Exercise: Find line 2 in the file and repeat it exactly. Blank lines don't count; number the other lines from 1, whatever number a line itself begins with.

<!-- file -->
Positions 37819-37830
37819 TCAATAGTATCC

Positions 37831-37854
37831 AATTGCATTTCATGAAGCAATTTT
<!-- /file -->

37819 TCAATAGTATCC